DSC00527 (1200x897) DSC00462 (1200x888)DSC00511 (1200x900) StitchDSC00514 (1200x882) DSC00504 (1200x888)

I need to get more time to do some walking further back in, ‘checking with local friends for some recommendations.

DSC00494 (1200x899)Beaulieu (Beugh-Lee) is a centraly located village, best known for is motoring museum and sheep’s milk ice cream. A couple of (kind of) wild donkeys were wandering the riverbanks (the more famous short ponies were dotted around the moors).

DSC00497 (1200x884) DSC00472 (1200x878)DSC00492 (1200x899) DSC00478 (1200x897)

The village is picturesque but somewhat touristy: the ice cream and chocolates are worth a stop, but otherwise it’s better to be taking walks in the natural areas than along the village streets.

It should be magnificent when the leaves really turn in another week.

Wednesday, October 9, 2013

Settling in (I): Home and work

DSC00446 (1200x898)

With everything in Cambridge closed out and all of the household things moved and re-distributed, I’m ready to settle into the next phase of things.  My temptation, as ever, is to get back on track towards  long-term goals, re-affirm things that matter in life, and make the most of the abundant opportunities at hand in Dorset. 

But over coffee or beers, friends have counselled that this is a time to take a break from all of that.   It would be better to relax, live differently, experience the people and places, and focus on this moment rather than past or future ones.

My home and office are on the third floor of a mansion in Poole, a block from the beach.  I think the home must be worth several million gbp: it has an electric gate, expansive woods,  DSC00449and a green belt behind it.  The living areas are huge and well-appointed, a bit more towards American styles even though the family is very British.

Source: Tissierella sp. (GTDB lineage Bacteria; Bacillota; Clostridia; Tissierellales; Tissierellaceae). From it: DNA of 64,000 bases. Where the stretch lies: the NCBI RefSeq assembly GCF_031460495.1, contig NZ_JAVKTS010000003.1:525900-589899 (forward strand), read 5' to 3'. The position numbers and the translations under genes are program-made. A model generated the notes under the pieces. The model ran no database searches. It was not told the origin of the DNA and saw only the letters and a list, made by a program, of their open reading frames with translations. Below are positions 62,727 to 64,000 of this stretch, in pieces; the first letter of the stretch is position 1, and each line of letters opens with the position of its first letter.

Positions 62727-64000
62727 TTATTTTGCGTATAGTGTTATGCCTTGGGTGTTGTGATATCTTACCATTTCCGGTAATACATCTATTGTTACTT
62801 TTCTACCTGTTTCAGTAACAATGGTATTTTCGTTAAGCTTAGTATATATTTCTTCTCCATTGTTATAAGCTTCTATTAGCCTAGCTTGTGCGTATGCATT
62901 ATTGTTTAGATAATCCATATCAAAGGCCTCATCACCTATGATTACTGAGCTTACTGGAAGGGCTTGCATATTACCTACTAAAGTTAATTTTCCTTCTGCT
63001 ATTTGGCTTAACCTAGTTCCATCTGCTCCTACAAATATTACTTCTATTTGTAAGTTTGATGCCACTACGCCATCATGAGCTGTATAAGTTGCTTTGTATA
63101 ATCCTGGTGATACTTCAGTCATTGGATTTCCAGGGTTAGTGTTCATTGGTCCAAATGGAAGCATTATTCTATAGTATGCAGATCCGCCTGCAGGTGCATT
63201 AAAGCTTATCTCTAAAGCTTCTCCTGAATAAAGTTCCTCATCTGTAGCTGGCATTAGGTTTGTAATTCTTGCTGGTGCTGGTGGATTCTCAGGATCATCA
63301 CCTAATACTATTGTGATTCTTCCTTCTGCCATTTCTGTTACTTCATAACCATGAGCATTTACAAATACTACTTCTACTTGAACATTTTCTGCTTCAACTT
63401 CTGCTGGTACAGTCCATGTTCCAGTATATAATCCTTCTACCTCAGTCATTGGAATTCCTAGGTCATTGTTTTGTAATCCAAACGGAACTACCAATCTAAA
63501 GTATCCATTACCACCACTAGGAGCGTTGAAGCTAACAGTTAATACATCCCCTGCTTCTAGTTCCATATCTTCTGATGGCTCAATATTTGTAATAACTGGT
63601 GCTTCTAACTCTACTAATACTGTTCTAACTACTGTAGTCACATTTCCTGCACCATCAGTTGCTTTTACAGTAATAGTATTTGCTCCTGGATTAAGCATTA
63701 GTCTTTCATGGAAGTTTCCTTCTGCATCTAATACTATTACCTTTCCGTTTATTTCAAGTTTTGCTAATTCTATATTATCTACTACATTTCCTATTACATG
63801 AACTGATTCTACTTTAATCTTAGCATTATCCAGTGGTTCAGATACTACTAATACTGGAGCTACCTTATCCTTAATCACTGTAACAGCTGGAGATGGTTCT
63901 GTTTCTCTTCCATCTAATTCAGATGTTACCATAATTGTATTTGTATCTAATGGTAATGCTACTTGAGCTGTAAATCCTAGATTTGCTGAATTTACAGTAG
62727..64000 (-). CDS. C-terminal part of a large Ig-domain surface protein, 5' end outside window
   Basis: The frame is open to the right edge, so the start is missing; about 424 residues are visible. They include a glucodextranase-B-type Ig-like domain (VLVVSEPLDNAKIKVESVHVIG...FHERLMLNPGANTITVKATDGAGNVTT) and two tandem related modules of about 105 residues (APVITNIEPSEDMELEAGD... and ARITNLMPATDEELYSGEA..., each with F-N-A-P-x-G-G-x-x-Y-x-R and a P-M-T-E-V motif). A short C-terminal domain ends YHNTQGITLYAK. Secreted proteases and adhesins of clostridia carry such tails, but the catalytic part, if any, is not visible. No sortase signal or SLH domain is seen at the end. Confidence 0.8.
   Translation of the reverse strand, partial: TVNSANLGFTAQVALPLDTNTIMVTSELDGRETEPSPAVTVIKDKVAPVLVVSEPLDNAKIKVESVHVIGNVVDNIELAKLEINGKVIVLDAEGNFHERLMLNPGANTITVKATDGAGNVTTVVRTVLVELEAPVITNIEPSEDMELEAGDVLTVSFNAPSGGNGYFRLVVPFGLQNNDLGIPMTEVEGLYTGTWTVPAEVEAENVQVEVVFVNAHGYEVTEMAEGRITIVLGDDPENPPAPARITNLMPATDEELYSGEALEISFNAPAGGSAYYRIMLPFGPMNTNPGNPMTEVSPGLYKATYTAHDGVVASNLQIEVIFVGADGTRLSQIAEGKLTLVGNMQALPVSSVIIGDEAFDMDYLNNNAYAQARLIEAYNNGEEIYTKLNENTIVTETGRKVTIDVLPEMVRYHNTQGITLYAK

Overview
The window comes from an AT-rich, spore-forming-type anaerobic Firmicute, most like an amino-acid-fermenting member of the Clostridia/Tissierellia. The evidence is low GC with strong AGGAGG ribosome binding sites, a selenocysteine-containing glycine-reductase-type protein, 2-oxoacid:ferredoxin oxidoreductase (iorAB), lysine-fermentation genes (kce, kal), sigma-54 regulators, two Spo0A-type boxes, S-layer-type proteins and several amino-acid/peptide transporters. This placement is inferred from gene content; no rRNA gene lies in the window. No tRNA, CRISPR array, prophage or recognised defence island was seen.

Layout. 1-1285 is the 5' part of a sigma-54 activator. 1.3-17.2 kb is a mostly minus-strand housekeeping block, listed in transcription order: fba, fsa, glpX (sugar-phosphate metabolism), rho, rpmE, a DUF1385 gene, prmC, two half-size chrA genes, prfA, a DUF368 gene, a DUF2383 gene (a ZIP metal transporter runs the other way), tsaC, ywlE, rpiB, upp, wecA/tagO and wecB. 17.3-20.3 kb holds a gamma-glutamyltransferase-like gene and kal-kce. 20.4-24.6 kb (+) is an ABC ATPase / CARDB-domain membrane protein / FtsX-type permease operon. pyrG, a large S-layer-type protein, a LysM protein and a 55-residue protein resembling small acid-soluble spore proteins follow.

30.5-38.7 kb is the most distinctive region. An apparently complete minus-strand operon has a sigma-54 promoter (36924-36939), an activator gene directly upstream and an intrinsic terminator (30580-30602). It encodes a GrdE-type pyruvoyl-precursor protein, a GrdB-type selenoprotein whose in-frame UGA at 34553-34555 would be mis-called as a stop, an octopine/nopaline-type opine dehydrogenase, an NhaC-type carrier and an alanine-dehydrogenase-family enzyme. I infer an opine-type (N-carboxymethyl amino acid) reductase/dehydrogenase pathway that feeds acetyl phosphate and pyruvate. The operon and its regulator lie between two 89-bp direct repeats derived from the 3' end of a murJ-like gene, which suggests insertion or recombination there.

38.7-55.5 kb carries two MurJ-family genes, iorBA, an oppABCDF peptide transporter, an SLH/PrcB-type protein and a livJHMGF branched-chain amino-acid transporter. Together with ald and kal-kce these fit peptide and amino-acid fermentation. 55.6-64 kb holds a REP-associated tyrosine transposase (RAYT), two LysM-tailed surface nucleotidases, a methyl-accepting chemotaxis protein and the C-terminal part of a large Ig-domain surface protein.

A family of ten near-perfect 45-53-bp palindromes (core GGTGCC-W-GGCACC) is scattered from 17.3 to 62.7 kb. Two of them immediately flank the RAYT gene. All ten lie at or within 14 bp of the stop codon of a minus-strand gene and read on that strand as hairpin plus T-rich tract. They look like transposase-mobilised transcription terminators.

The family is warm and friendly, there’s active social and school life rushing through the house and I get included in coffee conversations when neighbours drop by and occasionally pick up the kids from school.   The refurnished the bedroom for me, it’s quiet and comfortable, and my office has relocated up the hall to the children’s craft room.  It’s a comfortable clutter with a bird clock that chirps the half hours, an aerie above the household bustle downstairs.

DSC00448 (1200x900)I’ve been settling in, making choices about how to live, what to have here, and how to arrange my time.  I’m trying to keep to the Dutch principles that ’work’ and ‘not-work’ times and places should be separate.  The ‘office’ is open from 9-5, and I have put all my computers, coffeemakers, and papers away in there.  Rewiring with multiplier outlets and organizing shelf space is complete, and the days have started to become productive, less empty than “Office days” felt like in Cambridge.

DSC00444 (1200x885)At the other end of the hall, I’ve got the bedroom functional, but am still figuring out the living / dining arrangements. The family gathers in the living room every evening for TV, computer work, and conversation, and its becoming a comfortable routine.  I do a bit of study or writing, flip articles back and forth with them, or join in the planning for quiz night or New Year’s Eve.  I’ve gradually expanded into the kitchen and laundry, just breakfast, lunch, and linens so far with a dedicated corner of the refrigerator and a clothes hamper.  I’m making sure to contribute back into shared milk and fruits that everyone uses: (‘not the typical life approaching 60!). 

The neighbours dropping by, the occasional trips to town to do school pickups, the store errands all have a lovely normalcy to them.   I’m listening to the mP3 player a lot less and learning about ‘sixth form’ and netball more.  I still wake a 4 am with too many running thoughts, but the wind in the trees is good balm for the spirit.

DSC00451 (1200x882)It’s a cross between family life and college life, and will work well for the next few months. My friends are right: the plans and goals can wait.